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Australian Boards need more women: here's how to get you on board!

By Molly Green

Published on 14-04-2022

how-to-get-more-women-on-boards

Despite significant improvement over the past decade, Australian boards are still dominated by male directors.

The latest Australian Institute of Company Directors Board Diversity Statistics report (December 2021) revealed that 34.2% of ASX 200 board members are women, while women comprised 41.8% of new appointments. Encouragingly, there are currently no boards in the ASX 200 without women.

Interest in joining boards as a Non-Executive Director (NED) is clearly rising among talented women, but for many of us, it isn’t always clear where or how to get started.

After participating in an initiative developed by a group of insightful women at the University of Newcastle about all things related to board recruitment, I have put together the following guide about board skills matrices, understanding your own strengths, how to build advocacy and get noticed, and some practical steps for starting your journey towards becoming a NED.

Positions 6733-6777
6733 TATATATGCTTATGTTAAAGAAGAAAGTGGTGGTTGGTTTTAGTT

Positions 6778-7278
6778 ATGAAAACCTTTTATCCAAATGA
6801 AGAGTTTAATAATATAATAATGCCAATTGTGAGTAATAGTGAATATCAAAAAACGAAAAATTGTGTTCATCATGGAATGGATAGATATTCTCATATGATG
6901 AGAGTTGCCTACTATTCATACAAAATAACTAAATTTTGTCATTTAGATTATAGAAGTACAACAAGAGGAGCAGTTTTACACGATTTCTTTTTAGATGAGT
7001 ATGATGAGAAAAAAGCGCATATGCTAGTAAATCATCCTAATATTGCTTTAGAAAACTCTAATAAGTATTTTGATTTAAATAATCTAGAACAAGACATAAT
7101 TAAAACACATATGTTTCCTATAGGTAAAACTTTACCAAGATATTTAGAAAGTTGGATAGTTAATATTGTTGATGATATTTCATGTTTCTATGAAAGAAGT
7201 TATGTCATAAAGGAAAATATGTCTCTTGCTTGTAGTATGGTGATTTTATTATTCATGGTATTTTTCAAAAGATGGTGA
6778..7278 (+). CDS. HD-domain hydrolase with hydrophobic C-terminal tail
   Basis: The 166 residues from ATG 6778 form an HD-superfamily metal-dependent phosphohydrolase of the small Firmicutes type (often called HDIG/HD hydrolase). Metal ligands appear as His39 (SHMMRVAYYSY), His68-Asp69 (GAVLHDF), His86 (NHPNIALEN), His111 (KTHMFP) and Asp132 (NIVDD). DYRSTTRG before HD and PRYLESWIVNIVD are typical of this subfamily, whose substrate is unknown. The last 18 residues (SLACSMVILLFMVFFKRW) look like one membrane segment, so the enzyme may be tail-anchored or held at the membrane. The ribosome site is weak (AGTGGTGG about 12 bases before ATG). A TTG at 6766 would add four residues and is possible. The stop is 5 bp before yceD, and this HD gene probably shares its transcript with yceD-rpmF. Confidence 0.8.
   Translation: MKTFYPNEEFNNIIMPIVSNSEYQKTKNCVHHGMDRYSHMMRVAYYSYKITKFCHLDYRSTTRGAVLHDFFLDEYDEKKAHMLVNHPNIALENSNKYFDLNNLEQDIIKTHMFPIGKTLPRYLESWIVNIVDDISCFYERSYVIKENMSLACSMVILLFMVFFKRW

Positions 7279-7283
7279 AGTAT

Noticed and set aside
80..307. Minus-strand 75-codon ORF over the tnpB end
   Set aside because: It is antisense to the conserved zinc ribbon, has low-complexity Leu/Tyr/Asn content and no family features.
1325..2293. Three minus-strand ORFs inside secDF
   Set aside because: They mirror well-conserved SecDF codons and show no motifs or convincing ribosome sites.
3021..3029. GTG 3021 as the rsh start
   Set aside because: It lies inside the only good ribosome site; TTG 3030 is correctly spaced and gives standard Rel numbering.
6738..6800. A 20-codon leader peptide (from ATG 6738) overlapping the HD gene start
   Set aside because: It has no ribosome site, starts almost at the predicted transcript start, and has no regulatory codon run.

But first, why is it important?

Benefits of gender-diverse boards for companies and for women

Having diverse board membership has several benefits both for organisations and for participating female NEDs.

Organisations enjoy several benefits from having more women on boards:

  • Bringing different experiences and perspectives into the mix results in more rigorous debate and better-quality decisions.

  • Gender diversity at the board level can improve innovation and support organisational change.

  • Women may bring different leadership styles into the mix, although it is important to be wary of stereotyping women’s skills.

  • Representation matters. Organisations seeking to improve the gender balance at every level will struggle to do so unless they address female representation at the top.

  • Some studies have also reported that companies with women directors perform better financially than those without women.